Indeed the E numbers are just a subset (EU approved additives) of the International Numbering System of the Codex Alimentarius. The INS list is here with the European approved additives marked E and those approved for use in Australia and New Zealand marked A. Note: Australia and NZ don't actually use the prefic A on labelling. The US number additives under the terms of a number of Federal Acts, most commonly the Federal Food, Drug and Cosmetics Act (1938), hence the labelling for colourings FD&C1 etc...

162863.  Wed Apr 04, 2007 4:59 am Reply with quote

I've been having a look at breasts, as expected, and the constituents of the milk thereof. It proves far, far too complex to get any kind of meaningful E-number list.

There are, however, a few other things that we might be able to have fun with:

E 170 calcium carbonate (chalk cliffs, limestone)
E 171 titanium dioxide (most of the moon)
E 172 iron oxide (rust)
E 173 Aluminium
E 174 Silver
E 175 Gold
E 551 Silicon dioxide (sand)
E 53b Talcum powder
E 901 Beeswax
E 941 Nitrogen (air)
E 948 Oxygen (air)

But the winner has to be good old E 904, shellac. This is made from the secretions of a small insect called the 'lac' that it uses to glue itself to the bark of a certain type of tree in Thailand.

When harvested and purified, it is a resin with thermoplastic properties, so you can make lots of nice platic-y things from it. It's also shiny and edible, so the following list of things that it's used for is rather odd:

Pre-1950s records
Pill coatings
The wood-varnish on AK-47s
Picture frames
Re-waxing the surface of apples after cleaning

162874.  Wed Apr 04, 2007 5:27 am Reply with quote

More e numbers the last time this came up in post 145999

Note that E901 is beeswax, both white and yellow :)

162875.  Wed Apr 04, 2007 5:30 am Reply with quote

Thanks Dr B, I missed that whole discussion, which is a shame as it could have saved me a lot of work last week.

162876.  Wed Apr 04, 2007 5:32 am Reply with quote


I was surprised just how far down the list it had dropped. Mined ewe, it was a very brief discussion.

162954.  Wed Apr 04, 2007 10:29 am Reply with quote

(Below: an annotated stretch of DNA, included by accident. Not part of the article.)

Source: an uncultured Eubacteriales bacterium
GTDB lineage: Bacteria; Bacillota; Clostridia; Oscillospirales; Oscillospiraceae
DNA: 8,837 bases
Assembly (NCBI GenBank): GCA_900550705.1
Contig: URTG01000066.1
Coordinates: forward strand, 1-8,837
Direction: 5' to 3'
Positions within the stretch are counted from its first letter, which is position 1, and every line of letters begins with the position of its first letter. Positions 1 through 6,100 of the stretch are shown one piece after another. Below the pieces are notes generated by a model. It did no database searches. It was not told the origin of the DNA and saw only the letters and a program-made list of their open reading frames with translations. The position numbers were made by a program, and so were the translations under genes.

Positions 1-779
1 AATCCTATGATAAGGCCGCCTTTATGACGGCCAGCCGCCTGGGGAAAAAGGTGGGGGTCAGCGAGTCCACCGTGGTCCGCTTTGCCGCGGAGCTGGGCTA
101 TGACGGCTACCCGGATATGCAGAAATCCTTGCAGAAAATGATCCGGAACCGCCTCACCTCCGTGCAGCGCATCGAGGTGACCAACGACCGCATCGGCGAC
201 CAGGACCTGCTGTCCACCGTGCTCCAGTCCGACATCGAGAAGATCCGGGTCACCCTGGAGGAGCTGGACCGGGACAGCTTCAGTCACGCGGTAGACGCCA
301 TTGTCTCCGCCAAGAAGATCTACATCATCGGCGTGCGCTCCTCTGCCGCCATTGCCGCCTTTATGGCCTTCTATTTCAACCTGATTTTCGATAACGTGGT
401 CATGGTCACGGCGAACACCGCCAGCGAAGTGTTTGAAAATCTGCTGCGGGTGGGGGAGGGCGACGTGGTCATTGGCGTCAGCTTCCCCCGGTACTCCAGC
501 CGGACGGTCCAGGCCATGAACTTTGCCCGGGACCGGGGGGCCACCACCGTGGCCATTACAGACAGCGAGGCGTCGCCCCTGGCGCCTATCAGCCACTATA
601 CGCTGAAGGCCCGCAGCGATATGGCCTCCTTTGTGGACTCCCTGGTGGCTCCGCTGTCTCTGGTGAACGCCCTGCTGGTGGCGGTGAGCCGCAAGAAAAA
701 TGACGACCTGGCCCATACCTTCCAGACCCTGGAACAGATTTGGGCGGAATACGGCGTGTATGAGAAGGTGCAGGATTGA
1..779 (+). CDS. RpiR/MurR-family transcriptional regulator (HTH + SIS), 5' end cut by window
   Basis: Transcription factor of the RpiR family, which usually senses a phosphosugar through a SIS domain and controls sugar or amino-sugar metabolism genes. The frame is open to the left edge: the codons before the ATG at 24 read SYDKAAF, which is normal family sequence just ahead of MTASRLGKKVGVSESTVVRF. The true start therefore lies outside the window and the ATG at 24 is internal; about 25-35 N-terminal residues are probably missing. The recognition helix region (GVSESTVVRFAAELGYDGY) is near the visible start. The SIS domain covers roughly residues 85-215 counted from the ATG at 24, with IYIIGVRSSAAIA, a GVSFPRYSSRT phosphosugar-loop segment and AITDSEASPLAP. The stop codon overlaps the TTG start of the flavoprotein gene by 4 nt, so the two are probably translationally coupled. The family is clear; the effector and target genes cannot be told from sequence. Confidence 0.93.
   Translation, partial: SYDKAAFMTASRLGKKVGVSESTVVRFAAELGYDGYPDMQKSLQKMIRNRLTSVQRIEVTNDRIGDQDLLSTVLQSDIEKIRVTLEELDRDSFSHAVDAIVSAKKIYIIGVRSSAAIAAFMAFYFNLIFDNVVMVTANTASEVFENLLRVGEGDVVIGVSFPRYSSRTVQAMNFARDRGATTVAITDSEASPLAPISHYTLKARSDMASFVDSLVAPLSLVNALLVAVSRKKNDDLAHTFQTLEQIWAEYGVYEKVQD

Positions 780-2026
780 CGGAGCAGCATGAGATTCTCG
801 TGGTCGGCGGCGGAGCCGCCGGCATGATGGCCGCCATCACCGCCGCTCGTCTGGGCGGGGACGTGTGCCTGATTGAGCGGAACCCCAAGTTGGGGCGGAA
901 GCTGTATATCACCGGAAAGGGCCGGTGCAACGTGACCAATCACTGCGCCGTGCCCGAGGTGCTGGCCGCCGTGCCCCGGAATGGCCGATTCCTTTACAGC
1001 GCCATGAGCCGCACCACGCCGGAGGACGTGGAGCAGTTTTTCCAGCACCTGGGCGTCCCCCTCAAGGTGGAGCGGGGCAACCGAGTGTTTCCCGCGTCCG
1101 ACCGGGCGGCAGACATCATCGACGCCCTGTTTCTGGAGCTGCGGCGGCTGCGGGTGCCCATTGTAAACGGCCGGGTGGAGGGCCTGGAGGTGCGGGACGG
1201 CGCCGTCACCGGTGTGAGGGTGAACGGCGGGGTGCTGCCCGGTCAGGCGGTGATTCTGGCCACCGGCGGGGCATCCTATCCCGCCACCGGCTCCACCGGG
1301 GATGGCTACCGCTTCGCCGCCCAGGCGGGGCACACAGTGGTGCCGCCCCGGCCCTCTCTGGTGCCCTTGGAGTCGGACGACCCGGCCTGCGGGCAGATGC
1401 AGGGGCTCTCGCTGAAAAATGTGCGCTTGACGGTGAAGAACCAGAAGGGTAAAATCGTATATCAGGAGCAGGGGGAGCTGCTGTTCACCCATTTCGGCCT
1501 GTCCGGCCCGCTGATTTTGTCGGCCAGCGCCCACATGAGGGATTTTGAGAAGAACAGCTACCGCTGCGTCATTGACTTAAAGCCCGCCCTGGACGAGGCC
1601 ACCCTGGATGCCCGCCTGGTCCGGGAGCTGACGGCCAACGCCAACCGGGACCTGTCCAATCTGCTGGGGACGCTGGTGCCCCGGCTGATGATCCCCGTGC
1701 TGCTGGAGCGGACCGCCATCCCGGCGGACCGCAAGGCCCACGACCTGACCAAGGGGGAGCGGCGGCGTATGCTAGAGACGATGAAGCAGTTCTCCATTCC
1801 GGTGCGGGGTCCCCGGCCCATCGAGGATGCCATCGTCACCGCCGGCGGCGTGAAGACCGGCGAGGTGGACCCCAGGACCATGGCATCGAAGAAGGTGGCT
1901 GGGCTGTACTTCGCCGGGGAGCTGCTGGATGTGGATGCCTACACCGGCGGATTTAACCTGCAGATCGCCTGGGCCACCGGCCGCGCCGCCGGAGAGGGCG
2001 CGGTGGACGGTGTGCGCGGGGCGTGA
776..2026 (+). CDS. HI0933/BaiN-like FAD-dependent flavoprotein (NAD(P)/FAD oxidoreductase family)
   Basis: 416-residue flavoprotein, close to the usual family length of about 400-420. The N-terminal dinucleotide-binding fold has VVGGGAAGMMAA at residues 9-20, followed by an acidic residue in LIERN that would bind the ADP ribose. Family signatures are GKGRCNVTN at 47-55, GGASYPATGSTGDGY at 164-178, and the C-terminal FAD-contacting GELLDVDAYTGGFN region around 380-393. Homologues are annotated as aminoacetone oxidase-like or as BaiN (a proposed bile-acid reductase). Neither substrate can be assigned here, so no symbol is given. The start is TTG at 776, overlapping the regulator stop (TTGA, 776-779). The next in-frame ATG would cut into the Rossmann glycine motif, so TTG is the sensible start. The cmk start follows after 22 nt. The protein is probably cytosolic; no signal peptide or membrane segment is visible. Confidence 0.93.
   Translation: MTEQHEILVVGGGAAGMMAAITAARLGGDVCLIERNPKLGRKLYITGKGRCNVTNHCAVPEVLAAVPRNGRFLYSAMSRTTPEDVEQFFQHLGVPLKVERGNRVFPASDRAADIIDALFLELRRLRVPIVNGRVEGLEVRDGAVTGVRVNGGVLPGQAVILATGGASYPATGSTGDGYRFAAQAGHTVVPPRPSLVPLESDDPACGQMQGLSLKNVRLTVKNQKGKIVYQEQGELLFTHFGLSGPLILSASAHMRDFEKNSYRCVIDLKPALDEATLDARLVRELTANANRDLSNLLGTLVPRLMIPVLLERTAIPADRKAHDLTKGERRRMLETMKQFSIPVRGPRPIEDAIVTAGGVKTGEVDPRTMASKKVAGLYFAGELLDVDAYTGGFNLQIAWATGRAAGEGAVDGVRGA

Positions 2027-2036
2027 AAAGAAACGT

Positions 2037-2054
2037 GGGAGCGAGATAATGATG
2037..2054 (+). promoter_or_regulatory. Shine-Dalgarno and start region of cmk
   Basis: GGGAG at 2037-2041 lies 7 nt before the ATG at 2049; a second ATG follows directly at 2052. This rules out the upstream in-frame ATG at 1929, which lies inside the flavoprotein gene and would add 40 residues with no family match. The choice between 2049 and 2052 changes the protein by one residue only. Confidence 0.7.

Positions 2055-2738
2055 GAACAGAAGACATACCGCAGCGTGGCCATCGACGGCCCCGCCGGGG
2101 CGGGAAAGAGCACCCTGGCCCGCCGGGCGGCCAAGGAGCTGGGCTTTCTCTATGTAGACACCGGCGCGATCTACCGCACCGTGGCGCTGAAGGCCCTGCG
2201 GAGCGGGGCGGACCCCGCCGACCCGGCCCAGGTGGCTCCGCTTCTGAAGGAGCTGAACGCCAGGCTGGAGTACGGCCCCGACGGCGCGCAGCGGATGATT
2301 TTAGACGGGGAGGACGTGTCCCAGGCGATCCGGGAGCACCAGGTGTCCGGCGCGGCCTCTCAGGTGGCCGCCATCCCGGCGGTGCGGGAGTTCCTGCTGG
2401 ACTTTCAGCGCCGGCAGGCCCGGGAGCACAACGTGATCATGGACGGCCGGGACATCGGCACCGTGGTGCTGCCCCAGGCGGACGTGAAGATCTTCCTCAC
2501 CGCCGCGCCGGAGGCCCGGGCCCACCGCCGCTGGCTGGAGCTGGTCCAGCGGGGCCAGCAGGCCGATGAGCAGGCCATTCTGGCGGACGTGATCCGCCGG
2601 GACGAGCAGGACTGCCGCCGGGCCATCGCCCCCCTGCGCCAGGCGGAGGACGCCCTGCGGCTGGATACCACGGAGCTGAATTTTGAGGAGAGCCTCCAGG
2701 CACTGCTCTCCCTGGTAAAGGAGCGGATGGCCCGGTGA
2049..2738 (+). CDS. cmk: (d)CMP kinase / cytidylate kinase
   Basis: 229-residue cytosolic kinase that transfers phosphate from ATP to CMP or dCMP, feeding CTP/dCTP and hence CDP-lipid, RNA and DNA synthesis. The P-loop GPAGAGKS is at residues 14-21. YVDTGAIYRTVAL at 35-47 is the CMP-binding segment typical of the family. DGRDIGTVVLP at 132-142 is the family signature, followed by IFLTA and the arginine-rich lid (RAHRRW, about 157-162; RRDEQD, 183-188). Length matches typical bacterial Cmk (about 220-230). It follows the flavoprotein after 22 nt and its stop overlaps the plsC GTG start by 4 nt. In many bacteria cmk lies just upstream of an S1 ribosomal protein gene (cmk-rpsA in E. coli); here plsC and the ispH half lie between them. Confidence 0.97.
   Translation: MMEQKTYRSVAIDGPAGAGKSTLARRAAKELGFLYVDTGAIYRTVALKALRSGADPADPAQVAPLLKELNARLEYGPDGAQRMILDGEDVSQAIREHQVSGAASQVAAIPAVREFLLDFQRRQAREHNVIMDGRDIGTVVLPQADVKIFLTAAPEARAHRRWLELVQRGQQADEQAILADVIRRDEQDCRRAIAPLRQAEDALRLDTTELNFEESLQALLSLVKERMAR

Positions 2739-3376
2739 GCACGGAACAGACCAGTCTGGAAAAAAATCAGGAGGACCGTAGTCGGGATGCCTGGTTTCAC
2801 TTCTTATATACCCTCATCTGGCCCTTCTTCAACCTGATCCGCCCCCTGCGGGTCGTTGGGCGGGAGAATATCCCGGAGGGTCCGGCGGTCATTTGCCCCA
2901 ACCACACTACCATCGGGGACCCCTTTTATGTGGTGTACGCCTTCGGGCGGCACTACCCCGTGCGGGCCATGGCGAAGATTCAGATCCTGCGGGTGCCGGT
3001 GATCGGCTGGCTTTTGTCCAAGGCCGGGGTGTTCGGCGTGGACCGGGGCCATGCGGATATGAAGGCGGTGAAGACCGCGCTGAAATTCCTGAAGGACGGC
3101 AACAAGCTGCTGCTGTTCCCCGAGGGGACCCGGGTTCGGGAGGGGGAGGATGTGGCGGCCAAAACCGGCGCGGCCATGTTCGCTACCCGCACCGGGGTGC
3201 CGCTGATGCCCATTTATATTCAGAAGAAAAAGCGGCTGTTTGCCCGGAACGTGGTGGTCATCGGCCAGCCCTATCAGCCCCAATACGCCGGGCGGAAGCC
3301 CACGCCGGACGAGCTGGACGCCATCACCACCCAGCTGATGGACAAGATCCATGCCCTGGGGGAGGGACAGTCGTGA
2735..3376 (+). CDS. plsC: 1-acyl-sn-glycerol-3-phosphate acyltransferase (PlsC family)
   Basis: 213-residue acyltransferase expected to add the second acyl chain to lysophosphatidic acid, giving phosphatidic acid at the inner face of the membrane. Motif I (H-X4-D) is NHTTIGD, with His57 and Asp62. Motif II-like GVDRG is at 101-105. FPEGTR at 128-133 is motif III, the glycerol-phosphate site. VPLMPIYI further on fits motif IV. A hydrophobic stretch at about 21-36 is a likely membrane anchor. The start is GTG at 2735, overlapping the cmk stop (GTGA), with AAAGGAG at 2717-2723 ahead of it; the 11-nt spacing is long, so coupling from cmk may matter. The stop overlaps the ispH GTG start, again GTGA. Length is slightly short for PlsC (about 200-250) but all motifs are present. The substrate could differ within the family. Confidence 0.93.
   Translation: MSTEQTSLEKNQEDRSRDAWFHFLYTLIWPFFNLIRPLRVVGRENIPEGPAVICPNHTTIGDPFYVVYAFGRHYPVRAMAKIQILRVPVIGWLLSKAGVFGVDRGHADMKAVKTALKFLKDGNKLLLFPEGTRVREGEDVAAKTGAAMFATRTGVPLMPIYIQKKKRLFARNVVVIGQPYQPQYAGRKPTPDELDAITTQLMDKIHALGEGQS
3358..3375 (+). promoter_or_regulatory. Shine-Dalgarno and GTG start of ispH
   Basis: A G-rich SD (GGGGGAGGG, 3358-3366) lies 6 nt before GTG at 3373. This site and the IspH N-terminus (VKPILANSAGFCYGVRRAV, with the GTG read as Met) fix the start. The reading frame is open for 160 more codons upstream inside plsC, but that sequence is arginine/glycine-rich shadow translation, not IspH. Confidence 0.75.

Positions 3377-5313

There I was, lying on the E553b-fine E551, sucking down the fresh E948 and looking up at the beautiful E174y E171, when...

162966.  Wed Apr 04, 2007 10:43 am Reply with quote

It's so hard for parents these days. They try their hardest to keep E numbers out of their kids, and then they find that the very air they breathe is packed full of E941, with significant amounts of E948. Not to mention the traces of E938 (0.934%), E290 (0.0314%), and E939 (0.000524%).

Frederick The Monk
162978.  Wed Apr 04, 2007 11:30 am Reply with quote

Shall I tell the Daily Mail?

I'm sure we could also do something with the fact that the moon is largely made of an E number.

163220.  Thu Apr 05, 2007 7:10 am Reply with quote


172638.  Tue May 08, 2007 5:15 am Reply with quote

A timely article in the Guardian today:

Food safety experts have advised parents to eliminate a series of additives from their children's diet while they await the publication of a new study that is understood to link these ingredients to behaviour problems in youngsters.


The colours, tested on both three-year-olds and eight-to-nine-year-olds in the new study, were tartrazin (E102), Ponceau 4R (E124), sunset yellow (E110), carmoisine (E122), quinoline yellow (E104) and allura redAC (E129). The preservative tested was sodium benzoate (E211)

Although these additives are widely used in the UK and are approved as safe and legal by the EU, some of the colours are banned in Scandinavian countries and the US.

172639.  Tue May 08, 2007 5:16 am Reply with quote

online article which would have saved me a lot of typing here